Hungary to Increase Presence in Iraq, “Excited to Work Together” with Trump, Foreign Minister Says During DC Visit
At a conference on efforts to combat ISIS and terrorism, Hungarian Foreign Minister Péter Szijjártó said that Hungary has offered to extend its mission in Iraq and increase its military presence in order to help international efforts against the terror group.
Hungarian Foreign Minister Péter Szijjártó (right) with Hungarian Ambassador to the United States Réka Szemerkényi (center) and Lebanese Foreign Minister Gibran Basil at the conference for foreign ministers of the international coalition against ISIS, held yesterday in Washington DC (Photo: MTI- KKM)
At the conference, organized by the American government for foreign ministers of the international coalition, Szijjártó announced that, if parliament gave its approval, the number of Hungarian troops would be increase from 150 to 200, and the time Hungarian forces would spend in Iraq would be extended by two years; in other words, 200 Hungarian soldiers would be in Iraq until the end of 2019.
Speaking to Hungarian wire service MTI, the Foreign Minister said that ISIS is “the number one enemy to international peace and stability,” echoing comments made yesterday at the opening of Hungary’s new embassy in Washington DC.
“We are glad that the… US administration has elaborated a new, comprehensive strategy to wipe out terrorism and, at last, they are not saying that terrorism should be combated but that it should be eliminated for good in the foreseeable future.”
He also linked the challenges of Europe’s ongoing refugee and migrant crisis to terrorism, telling MTI that “immigration crisis cannot be managed in the long run without wiping out IS.”
Hungarian Foreign Minister Péter Szijjártó (right) with Mevlüt Cavusoglu, Foreign Minister of Turkey, at the ISIS coalition conference (Photo: MTI- KKM)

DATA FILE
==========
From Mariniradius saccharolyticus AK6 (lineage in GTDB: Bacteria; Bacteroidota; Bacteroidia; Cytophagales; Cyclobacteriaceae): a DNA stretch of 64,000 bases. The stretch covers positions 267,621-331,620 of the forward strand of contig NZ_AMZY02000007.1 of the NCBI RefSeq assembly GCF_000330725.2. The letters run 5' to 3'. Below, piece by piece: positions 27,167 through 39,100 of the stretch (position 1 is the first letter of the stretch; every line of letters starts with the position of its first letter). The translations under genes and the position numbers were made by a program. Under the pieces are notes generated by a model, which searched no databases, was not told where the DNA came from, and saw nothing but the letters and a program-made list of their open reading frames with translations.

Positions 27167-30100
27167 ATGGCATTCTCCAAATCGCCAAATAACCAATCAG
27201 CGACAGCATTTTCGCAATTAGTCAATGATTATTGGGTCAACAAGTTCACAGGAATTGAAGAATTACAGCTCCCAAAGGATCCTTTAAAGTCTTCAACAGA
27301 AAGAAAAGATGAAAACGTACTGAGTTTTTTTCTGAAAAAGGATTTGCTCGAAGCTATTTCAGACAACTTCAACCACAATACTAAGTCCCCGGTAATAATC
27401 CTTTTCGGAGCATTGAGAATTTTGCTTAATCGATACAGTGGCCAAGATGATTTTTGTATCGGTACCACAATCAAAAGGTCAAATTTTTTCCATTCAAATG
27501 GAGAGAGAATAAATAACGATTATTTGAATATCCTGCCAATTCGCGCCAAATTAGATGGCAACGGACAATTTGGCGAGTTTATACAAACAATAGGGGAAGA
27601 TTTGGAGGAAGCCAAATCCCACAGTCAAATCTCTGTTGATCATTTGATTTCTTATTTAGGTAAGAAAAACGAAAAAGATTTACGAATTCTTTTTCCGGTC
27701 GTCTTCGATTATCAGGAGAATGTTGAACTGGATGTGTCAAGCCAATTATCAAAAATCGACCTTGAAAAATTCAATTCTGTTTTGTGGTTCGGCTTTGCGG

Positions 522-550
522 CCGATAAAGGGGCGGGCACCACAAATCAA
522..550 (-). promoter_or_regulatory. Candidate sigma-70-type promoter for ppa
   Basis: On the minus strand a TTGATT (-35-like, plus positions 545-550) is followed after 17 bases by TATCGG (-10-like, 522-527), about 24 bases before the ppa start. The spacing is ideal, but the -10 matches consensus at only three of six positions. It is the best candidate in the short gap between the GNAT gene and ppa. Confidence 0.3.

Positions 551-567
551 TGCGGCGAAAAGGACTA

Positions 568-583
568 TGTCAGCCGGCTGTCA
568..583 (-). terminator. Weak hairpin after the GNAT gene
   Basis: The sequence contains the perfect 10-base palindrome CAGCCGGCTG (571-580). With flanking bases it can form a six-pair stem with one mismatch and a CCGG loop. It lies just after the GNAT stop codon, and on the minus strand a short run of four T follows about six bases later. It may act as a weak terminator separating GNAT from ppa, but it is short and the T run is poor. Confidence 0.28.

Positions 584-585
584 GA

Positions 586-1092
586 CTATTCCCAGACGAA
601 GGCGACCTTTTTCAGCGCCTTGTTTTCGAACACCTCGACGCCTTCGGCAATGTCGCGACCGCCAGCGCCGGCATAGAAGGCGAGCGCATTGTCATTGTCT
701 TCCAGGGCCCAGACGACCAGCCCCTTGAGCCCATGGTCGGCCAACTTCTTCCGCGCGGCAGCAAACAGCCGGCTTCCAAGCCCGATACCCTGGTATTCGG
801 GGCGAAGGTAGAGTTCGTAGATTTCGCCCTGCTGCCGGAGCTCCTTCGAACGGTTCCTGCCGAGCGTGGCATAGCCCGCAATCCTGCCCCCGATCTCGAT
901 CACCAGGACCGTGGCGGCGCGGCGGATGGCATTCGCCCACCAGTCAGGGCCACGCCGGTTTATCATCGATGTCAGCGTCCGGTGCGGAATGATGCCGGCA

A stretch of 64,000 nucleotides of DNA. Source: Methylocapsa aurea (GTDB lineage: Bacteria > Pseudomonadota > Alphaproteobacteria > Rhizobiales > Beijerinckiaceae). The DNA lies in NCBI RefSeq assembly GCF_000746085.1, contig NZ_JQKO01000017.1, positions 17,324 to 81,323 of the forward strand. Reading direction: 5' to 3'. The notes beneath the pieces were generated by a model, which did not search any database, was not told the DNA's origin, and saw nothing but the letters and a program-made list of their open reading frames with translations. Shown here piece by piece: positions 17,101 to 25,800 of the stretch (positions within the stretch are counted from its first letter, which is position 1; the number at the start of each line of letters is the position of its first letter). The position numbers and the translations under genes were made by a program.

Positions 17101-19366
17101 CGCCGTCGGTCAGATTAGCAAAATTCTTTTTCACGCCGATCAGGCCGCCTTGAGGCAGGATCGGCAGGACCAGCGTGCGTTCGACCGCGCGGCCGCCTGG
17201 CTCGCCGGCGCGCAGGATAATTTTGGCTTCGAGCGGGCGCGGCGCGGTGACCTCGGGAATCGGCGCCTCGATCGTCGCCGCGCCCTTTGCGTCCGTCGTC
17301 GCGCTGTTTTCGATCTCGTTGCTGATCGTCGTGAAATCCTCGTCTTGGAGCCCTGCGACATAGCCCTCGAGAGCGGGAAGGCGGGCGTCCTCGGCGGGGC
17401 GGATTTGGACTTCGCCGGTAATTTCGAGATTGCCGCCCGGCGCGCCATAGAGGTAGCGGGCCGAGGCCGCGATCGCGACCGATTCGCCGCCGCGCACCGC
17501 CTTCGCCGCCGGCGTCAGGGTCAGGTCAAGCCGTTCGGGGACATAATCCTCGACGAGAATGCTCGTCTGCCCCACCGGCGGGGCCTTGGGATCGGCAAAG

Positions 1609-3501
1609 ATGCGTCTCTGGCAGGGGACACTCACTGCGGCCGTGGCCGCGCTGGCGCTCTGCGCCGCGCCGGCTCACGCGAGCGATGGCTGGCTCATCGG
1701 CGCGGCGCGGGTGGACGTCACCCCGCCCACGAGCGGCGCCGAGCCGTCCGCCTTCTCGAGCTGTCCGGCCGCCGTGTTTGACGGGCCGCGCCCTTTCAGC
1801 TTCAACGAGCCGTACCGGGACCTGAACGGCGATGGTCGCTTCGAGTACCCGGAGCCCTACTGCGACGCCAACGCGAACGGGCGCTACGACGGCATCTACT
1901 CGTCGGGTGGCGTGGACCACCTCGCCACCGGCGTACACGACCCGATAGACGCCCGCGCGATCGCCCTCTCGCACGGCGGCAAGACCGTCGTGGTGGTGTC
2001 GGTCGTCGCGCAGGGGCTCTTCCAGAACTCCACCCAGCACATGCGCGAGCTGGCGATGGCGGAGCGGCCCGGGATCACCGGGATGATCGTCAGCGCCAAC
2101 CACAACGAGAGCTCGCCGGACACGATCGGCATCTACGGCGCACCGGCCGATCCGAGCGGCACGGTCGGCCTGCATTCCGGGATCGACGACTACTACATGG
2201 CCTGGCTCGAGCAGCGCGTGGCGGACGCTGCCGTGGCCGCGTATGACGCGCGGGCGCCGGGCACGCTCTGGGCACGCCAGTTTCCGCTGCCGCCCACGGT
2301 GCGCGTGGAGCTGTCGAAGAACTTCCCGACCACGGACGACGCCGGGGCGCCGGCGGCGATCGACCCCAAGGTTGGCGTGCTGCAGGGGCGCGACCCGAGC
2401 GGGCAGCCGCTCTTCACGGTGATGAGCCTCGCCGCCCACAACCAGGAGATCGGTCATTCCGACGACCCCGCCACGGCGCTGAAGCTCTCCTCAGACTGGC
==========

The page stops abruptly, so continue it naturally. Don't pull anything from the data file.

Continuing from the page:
Speaking to the Associated Press after the ISIS conference, Hungary’s Foreign Minister expressed the Hungarian government’s positive appraisal of the Trump administration, as well as its view that Hungarian-US relations will improve now that, in Szijjártó’s words, America is no longer focusing on the “export of democracy” as a key feature of its foreign policy.
Szijjártó praised what he described as the Trump administration’s new, more positive approach toward Hungary. While, during the Obama administration, the government of Prime Minister Viktor Orbán was repeatedly accused of declining judicial and electoral independence and attacks on media freedom, “These critics have basically disappeared since the new president has taken office,” Szijjártó said.
Recounting positive phone discussions between Orbán and Trump last November, as well as between himself and Secretary of State Rex Tillerson, Szijjártó told the AP that “we are excited to work together.”
But while the Hungarian Foreign Minister may believe that Trump’s electoral victory means that the US government will no longer express concerns over Hungary’s human rights record, a US official the Associated Press spoke with
“disputed that account. The U.S. remains troubled by the government’s expanding control over civil society and routinely raises its concerns in diplomatic interactions, said the official, who wasn’t authorized to speak publicly on such discussions and demanded anonymity. Hungary also has been criticized for its tough approach to the refugee crisis, even using water cannons and tear gas on migrants in a Europe overrun by the crisis in 2015.”